Point out a current remote root exploit in Windows. To the best of my knowledge, there are none. Which means that the original poster is just fluffing his feathers trying to divert attention from the Linux issue.

    While this isn't something that means Linux is majorly insecure or anything, it is a Linux issue. However fanboys don't like that, they can't just say "Yep, there's a problem." Instead they want to try and deflect it, make it about something else. So he deflects the issue by claiming there are some nebulous "remote root bugs," without any specifics.

  • Ya (Score:5, Insightful)

    by Sycraft-fu (314770) on Monday September 20, 2010 @12:05AM (#33632366)

    Our UNIX admin has the philosophy that anyone with local access can get root if they want it bad enough. Security isn't done by presuming you've made that impossible. Rather security is done by making sure you don't give access to just anyone, and to monitoring what people do. Local escalation exploits are things to be fixed, since they can always make a remote exploit worse (someone exploits something remotely, gets unprivileged access, exploits the local exploit to get root) they aren't a critical threat usually.

    However I will say you don't make things much better when you start with name calling with regards to Windows and the people that run it. That smacks of being the sort of asshole that knows little about the other platform that you are painting them to be. That you have a preferred platform is great. One would hope it is based on good reasons. However name calling on another platform indicates it is more likely based on zealotry than anything else.

  • by Anonymous Coward on Monday September 20, 2010 @12:14AM (#33632422)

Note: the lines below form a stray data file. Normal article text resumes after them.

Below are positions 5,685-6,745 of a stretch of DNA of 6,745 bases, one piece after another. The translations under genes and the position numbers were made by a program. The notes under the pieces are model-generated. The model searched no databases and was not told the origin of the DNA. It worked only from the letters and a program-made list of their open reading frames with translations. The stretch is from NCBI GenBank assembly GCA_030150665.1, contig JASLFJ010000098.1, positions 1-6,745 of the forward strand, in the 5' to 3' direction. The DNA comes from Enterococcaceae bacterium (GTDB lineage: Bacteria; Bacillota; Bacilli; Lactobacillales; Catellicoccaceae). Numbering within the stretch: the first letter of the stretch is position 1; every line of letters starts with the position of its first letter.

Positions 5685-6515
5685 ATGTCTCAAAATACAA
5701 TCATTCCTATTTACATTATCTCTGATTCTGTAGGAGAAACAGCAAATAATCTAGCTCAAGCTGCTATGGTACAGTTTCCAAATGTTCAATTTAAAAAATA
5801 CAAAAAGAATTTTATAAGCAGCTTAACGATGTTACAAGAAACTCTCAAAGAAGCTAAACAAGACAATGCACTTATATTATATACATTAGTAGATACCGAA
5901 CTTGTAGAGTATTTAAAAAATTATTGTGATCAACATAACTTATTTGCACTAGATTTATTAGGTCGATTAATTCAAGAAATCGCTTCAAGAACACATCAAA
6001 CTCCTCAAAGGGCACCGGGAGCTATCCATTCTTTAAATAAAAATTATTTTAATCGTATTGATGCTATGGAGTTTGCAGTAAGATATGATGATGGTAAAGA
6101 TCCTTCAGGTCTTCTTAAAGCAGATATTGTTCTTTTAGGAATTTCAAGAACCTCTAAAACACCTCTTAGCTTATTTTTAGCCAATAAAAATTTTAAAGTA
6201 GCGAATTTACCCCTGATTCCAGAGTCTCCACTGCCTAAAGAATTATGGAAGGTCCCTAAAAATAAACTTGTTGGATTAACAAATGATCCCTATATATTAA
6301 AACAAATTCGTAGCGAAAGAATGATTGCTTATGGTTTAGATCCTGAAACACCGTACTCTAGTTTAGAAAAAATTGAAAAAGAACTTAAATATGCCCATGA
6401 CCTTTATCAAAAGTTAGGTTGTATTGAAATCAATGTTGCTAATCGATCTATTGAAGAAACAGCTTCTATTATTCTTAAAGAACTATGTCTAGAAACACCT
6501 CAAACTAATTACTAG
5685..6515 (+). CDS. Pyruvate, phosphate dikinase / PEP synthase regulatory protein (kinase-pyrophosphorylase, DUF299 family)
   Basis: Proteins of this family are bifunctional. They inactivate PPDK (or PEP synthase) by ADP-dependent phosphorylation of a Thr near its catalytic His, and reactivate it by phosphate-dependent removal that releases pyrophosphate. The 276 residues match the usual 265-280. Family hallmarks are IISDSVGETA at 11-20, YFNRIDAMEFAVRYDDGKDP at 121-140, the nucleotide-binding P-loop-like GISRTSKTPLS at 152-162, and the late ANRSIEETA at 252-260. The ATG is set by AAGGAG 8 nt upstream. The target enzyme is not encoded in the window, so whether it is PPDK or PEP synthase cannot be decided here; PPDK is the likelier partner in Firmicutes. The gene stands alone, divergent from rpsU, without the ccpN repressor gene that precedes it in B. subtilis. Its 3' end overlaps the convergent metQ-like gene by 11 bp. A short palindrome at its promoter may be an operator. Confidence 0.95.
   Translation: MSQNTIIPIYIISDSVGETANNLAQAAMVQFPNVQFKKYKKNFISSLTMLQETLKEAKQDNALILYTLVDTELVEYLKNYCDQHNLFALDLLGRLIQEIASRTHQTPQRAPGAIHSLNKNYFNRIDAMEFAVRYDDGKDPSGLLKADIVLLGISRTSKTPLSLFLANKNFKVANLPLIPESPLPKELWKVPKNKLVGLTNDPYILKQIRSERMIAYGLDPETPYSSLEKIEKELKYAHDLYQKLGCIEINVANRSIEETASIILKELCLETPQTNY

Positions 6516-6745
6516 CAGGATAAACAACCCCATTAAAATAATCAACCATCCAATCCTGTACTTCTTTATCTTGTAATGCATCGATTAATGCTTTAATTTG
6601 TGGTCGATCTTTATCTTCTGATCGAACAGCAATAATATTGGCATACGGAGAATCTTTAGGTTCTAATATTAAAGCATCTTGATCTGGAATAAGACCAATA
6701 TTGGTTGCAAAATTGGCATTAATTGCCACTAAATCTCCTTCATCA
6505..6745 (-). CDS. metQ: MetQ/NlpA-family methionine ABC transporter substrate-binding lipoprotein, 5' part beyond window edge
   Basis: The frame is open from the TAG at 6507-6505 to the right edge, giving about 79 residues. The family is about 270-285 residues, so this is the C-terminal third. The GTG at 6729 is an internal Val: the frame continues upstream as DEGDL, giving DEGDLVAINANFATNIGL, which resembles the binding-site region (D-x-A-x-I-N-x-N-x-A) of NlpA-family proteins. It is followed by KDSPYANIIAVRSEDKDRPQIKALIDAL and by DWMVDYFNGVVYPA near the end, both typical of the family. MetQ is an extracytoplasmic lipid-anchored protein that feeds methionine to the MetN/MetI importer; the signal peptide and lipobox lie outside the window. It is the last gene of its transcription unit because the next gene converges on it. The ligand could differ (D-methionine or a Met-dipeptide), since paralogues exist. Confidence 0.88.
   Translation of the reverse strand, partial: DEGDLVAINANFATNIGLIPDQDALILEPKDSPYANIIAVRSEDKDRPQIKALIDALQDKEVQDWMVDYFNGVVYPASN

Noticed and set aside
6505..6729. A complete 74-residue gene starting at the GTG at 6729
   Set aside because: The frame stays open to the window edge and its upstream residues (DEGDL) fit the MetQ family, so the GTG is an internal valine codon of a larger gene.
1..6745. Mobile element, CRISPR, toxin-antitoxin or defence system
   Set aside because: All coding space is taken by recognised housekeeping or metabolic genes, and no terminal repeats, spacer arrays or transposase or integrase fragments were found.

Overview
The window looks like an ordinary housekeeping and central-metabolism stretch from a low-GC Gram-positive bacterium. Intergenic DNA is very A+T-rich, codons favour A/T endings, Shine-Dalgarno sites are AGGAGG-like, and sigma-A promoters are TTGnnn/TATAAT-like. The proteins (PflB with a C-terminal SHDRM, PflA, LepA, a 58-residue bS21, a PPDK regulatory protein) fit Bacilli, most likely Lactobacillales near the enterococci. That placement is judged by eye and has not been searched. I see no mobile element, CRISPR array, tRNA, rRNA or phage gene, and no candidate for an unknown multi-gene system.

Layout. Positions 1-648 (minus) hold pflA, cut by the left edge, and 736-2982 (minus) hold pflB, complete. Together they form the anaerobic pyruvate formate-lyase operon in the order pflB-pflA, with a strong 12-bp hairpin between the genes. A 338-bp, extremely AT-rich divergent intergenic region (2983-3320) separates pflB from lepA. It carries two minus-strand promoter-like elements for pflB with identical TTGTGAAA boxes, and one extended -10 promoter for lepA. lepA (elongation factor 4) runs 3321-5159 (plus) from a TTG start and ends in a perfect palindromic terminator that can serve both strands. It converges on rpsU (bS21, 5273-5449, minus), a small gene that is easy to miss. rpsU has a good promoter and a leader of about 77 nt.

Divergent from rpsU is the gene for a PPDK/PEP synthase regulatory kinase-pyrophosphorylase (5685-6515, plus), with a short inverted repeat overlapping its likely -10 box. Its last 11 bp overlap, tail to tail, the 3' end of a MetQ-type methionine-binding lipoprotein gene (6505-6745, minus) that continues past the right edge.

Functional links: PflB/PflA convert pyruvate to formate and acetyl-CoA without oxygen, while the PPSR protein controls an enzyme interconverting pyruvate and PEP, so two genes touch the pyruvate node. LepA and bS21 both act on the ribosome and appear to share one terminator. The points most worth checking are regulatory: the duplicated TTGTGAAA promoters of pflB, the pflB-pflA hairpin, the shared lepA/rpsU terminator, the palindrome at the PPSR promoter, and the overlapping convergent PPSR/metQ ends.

I don't know, glancing at the code it looks fairly clean.

    The naming convention, on the other hand, reverses all attempts to make the code tolerable.

    Maybe I am just getting old, but WTF is stuff like this about?

    __yyy_tegdtfsrer("!!! Un4bl3 t0 g3t r3l3as3 wh4t th3 fuq!\n");

    Really? Writing, "!!! Unable to get release, what the fuck?\n" was too hard?

  • by picoboy (1868294) on Monday September 20, 2010 @12:16AM (#33632436)

    Tell us how great OSS is.

    Tell us how much better Linux is.

    Tell us how badly Microsoft sucks.

    I'm a PC, and using Windows instead of Linux was my idea.

    I knew it was just a matter of time before Ballmer showed up as an AC on Slashdot.

  • Re:But wait (Score:0, Insightful)

    by Anonymous Coward on Monday September 20, 2010 @12:25AM (#33632500)

    I'm surprised you can type so well with Steve's cock in your mouth.

  • by shutdown -p now (807394) on Monday September 20, 2010 @12:25AM (#33632502) Journal

    The attack you mention is not ASP.NET-specific (the initial paper describing it actually used JSF to demo the vulnerability, and Rails is also affected), and it does not lead one to getting "remote root" at all.

  • Slashvertisement (Score:5, Insightful)

    by Cruciform (42896) on Monday September 20, 2010 @12:29AM (#33632518) Homepage